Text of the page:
By Juvenal Early
The American Conservative: From Pitchfork Pat to The Crunchy Con Castrate
The Rob Stove article, recently posted here on BAB, reminded me that I hadn’t thought of Rod Dreher (Old Dreary) in many months. I thought I’d check up on him. I know he’s living in Hungary now. He’s divorced, or about to be. Upon investigation, it turns out he’s on his own now, no longer under the auspices of The American Conservative (TAC), a lone blogger. Perhaps Dreher’s February exit from TAC was hastened by a piece he wrote last December, after he’d recently discovered (courtesy of a lefty doxxer) that his father (deceased for several years now) had once been in the KKK.
The normal semi-public figure, on learning such a thing, might put out a short statement: “This was a shock to me. I certainly never knew of it. I’m not now, nor have I ever been a Klansman or a fellow traveler, etc.” Something like that.
My G-d, this creep posted a 9400 word screed, an anxiety attack directly from the heart to the blog. I scrolled through it, reading fair-sized chunks, more than enough to get the point. The thing just went on and on, and often strayed from the (putative) central topic. All this hand-wringing self-pity. All Virtue signaling, with the obligatory reminders about how wise the great Christian (he wasn’t) MLK was. How he, Dreary, had moved back to Louisiana to be with his family 12 years earlier to help them out and to be helped. But they were mean to him, they rejected him, and he went on at length about how their meanness eventually destroyed his marriage. Like he couldn’t screw it up on his own. Oh, the horror. An endless hissy fit, replete with spluttering lines like, “I thought he was a horrible reactionary whose judgment could not be trusted on anything.” You say that word “reactionary,” Mr Dreher, like it’s a bad thing.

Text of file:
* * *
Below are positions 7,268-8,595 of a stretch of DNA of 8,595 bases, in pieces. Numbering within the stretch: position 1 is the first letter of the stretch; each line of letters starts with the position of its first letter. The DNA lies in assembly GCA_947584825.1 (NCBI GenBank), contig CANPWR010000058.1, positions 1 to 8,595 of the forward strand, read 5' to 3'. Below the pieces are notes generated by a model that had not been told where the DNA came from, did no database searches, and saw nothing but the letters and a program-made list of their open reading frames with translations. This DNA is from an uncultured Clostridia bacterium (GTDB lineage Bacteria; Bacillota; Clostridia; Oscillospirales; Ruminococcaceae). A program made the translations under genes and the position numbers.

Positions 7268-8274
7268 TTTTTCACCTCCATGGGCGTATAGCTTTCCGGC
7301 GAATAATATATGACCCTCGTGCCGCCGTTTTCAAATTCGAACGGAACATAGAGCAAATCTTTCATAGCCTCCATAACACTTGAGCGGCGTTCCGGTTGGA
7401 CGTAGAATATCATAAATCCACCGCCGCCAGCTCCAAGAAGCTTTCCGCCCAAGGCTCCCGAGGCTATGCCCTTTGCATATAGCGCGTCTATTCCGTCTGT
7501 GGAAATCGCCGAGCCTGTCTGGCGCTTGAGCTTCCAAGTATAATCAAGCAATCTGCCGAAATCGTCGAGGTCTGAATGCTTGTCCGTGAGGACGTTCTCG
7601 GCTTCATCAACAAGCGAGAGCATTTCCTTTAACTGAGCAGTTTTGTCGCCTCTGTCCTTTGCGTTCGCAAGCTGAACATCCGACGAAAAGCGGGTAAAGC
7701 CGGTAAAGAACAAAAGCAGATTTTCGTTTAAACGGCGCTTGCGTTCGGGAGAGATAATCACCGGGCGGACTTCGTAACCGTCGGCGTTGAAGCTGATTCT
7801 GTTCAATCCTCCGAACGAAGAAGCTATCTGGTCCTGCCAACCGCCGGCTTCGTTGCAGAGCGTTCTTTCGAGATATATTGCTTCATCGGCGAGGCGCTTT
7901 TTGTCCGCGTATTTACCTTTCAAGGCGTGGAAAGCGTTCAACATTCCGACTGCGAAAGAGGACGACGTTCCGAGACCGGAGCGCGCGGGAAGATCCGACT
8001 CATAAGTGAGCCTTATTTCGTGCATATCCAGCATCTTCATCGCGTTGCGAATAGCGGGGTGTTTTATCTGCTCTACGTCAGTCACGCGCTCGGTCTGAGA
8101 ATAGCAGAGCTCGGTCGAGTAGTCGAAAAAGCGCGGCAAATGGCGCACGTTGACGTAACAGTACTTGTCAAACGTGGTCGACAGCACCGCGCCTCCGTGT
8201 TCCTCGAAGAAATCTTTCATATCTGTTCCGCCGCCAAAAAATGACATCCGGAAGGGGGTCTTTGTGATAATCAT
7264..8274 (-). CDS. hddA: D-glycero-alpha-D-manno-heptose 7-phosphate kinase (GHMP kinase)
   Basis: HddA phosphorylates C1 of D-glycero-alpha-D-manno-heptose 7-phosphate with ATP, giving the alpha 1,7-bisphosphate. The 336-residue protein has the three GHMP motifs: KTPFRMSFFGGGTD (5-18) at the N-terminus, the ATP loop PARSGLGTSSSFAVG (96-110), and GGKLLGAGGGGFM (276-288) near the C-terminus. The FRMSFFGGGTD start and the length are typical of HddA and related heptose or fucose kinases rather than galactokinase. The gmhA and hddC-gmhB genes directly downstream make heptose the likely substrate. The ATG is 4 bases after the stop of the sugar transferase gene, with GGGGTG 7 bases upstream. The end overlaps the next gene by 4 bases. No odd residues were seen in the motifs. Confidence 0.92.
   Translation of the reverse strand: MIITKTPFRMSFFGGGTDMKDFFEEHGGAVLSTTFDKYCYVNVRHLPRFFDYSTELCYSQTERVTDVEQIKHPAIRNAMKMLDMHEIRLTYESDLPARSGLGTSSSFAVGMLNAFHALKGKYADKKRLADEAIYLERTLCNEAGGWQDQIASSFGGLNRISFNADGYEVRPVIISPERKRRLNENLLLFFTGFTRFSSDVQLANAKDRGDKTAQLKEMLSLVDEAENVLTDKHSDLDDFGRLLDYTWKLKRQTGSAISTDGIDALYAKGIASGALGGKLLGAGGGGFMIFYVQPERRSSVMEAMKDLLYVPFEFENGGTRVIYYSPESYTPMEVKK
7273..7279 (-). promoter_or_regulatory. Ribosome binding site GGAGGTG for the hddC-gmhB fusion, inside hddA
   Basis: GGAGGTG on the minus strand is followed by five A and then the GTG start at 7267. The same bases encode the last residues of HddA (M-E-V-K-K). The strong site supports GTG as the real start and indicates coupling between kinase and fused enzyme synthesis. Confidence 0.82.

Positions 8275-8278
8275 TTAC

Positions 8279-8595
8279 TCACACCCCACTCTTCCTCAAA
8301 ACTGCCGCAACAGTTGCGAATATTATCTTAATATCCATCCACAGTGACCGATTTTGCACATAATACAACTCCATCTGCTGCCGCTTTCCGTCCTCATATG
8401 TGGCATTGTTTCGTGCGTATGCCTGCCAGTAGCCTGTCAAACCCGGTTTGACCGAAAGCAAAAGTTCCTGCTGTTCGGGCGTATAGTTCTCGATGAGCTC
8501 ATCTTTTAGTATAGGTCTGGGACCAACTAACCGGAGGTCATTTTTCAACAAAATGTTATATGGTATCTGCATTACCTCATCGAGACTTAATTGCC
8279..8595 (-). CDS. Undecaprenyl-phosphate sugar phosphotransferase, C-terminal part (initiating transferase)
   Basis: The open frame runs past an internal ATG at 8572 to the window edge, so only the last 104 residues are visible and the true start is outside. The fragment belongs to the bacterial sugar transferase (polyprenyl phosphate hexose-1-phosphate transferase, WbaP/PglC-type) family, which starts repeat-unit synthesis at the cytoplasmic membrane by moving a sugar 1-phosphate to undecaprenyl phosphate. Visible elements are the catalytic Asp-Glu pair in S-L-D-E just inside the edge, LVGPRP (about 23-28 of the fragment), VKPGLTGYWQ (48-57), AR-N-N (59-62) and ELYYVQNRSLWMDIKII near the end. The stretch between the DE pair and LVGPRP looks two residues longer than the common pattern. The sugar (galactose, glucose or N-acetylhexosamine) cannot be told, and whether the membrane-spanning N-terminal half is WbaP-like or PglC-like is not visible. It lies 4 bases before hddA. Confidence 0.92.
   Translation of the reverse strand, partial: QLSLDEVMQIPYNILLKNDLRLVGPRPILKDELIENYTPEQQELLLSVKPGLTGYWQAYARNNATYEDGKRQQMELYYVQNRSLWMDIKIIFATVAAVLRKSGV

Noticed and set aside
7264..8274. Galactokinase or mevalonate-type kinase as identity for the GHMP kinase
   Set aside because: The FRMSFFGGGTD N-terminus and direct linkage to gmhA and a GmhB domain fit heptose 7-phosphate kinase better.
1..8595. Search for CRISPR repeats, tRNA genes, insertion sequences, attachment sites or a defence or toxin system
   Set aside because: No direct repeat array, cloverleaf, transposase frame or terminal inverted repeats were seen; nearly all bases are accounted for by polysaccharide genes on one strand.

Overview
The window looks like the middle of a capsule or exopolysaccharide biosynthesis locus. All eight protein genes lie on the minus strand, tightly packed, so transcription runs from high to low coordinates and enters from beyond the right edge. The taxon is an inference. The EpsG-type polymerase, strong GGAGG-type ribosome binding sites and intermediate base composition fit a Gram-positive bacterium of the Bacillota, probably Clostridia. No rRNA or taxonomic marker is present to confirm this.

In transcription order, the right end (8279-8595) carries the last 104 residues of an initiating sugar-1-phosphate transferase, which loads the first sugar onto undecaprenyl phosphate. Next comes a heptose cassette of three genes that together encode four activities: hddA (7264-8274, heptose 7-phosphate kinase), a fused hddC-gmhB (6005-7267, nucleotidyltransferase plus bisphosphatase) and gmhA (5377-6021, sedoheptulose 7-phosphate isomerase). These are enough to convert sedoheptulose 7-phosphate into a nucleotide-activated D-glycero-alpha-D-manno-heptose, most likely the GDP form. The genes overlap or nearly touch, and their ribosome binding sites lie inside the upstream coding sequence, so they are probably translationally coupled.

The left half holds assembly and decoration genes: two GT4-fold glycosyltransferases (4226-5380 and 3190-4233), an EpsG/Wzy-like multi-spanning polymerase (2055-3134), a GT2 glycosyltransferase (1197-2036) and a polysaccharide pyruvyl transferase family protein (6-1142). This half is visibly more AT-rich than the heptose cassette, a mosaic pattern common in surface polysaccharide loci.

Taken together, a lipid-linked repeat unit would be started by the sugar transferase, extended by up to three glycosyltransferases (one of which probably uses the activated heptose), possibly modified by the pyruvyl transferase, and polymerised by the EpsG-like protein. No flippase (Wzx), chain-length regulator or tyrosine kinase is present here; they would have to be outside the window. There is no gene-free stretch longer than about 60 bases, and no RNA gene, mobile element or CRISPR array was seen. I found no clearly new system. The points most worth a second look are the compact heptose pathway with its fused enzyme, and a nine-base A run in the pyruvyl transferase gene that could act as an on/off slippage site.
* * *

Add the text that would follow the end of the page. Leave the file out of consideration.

I mean, you don’t say the things he said about his family and put it out there for public consumption. It should be a private matter. Share it with a confidant, if you must. Talk to the family directly—and privately. Don’t squeal on and on about how awful your family is and put it out there for the whole world to see.
Apparently, the family mostly hates him—down to the aunts and uncles and cousins. Even the dead don’t have much use for the guy (although Dreher makes use of them; posting a hazy image of his late father, as he lay dying). Gee, I wonder why.
After reading large portions of Dreher’s apologia, a line from an old war movie, “The Bridges of Toko-Ri,” came back to me, viz., “Where do we get such men?” Irony very much intended. What does it say about TAC, that they would publish such melodramatic tripe? They’ve come a long way from Pitchfork Pat to the Crunchy Con. You’d think conservatism’s flagship publication might stand up for traditional values, e.g., honor, personal responsibility, family loyalty, toxic masculinity, etc. You’d at least think that the material they publish was—and it’s a low bar these days—conservative. But, then, TAC didn’t even stand up for their founder, Mr. Buchanan.